Certain companies carry the reputation of being a fun place to work, with break rooms boasting ping pong tables and cafeterias full of free food. But your company’s culture includes so much more than fun and games. It’s how your employees interact with one another and their customers. It’s how leaders motivate their team members to get the job done. It’s your company’s reputation with employees, the public and regional community that enhances your mission and purpose. The bottom line is that a winning corporate culture builds employee retention and engagement. With sound group development and team building strategies, leaders can create a winning corporate culture that employees are proud to call their own.
Team building strategies for improving your company’s culture
Employees are more likely to stay with a company with a strong and interdependent company culture, so it makes sense for companies to invest time and resources to create a winning culture. With the following team building strategies, leaders can improve their companies’ cultures.
Choose employee titles carefully.
Words matter, and what you call your workforce says a lot about your company and its culture. For example, the word employee conjures a different image than crew member, team member or even associate. Carefully choosing what you call your workforce is often gets overlooked when companies invest in their corporate culture strategies. While it might seem insignificant, what you call your workforce can actually decrease employees’ emotional exhaustion, according to a study in the Academy of Management Journal. When employees were given the opportunity to choose their own job titles, research found that employees experienced reduced stress, increased self-verification and psychological safety. Even if companies don’t encourage employees to choose their own job titles but rather choose a name that reflects their values and beliefs, employees feel less of an “us versus them” mentality and experience more of a collaborative work environment.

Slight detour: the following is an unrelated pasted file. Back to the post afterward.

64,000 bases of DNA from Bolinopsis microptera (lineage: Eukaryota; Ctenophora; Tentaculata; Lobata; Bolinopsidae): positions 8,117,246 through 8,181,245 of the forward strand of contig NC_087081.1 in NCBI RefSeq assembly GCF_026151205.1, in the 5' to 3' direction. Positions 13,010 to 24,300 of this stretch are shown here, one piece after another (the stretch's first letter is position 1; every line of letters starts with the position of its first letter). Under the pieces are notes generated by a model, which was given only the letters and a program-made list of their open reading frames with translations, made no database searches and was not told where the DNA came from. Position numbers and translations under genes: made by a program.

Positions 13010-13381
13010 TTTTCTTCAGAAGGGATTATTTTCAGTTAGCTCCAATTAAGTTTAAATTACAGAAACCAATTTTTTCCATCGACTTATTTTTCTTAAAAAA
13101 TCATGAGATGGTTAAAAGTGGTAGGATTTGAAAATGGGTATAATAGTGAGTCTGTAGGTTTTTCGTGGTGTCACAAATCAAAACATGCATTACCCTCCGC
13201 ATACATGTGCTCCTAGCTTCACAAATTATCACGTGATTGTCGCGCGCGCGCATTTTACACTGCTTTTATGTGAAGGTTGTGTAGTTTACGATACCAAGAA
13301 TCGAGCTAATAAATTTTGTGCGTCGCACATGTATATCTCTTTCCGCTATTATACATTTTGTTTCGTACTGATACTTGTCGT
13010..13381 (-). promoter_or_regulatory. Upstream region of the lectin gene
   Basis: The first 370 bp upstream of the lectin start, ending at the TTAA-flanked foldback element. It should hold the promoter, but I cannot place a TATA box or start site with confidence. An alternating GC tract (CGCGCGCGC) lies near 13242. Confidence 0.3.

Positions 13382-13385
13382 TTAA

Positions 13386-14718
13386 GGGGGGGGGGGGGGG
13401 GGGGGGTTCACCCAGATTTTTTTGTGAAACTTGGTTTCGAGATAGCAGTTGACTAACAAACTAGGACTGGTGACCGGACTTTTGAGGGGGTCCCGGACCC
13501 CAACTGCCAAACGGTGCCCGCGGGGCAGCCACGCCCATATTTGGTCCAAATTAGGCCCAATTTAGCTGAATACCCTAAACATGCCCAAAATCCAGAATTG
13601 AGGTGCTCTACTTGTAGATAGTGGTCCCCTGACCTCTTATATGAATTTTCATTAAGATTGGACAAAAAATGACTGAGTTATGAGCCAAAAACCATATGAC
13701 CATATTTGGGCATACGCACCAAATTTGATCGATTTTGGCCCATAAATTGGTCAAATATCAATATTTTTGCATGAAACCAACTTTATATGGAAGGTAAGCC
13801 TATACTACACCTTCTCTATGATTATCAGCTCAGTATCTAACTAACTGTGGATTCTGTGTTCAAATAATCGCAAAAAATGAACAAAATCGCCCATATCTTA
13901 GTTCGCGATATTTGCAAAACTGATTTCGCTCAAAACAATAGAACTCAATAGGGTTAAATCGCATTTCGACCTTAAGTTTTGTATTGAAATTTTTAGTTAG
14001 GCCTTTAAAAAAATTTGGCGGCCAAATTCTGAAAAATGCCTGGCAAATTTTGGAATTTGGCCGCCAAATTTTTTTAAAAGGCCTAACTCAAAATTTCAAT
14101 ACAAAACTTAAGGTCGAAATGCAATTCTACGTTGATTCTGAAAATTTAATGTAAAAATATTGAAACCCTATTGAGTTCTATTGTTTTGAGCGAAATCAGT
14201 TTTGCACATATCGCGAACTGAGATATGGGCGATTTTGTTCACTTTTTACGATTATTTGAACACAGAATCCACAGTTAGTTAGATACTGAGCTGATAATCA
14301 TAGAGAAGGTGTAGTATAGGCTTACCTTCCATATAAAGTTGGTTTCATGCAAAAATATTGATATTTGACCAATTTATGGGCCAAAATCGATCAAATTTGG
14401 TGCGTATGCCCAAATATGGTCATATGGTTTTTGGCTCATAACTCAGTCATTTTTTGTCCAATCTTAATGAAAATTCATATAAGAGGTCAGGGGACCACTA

Perform regular check-ups.
Corporate culture is such an important component for company success that it can’t be overlooked or it can quickly slide into unhealthy behavior territory, notes Dianne Crampton, Founder of TIGERS Success Series. She adds, “Unless you annually assess your company and department workforce behavior dynamics, your mission and values simply do not resonate with truth, which breaks down trust causing disengagement.”
Other than reliable assessments, one way to keep an eye on your company’s culture is by holding short team meetings at the start of the day. These quick, standing meetings allow leaders to share important information with their team members such as goals for the day and current statistics for the team. Another way that leaders can assess the culture is by assessing the team through casual encounters. Meetings are important, but quick face-to-face conversations are also an easy and important way to assess the team’s energy, morale and overall company culture. When you know what you need to reinforce, rolling out simple planning steps like these build and sustain your forward momentum.
Promote employee connections.
When you think of networking, external networking probably come to mind. But internal employee networking is essential for a strong company culture and helps to build collaboration between departments and cooperation among employees. A healthy company culture boasts team members who regularly interact with colleagues outside of their immediate teams, but according to a study conducted by O.C. Tanner, women are less likely to interact with other team members than men are. These types of interactions are important because team members have opportunities to consult with several team members regarding their work and obtain advice and feedback from many different sources, which strengthens productivity in the long run. The discrepancy between men and women is also important to note because for a truly effective company culture, all team members need to feel empowered and comfortable networking across departments.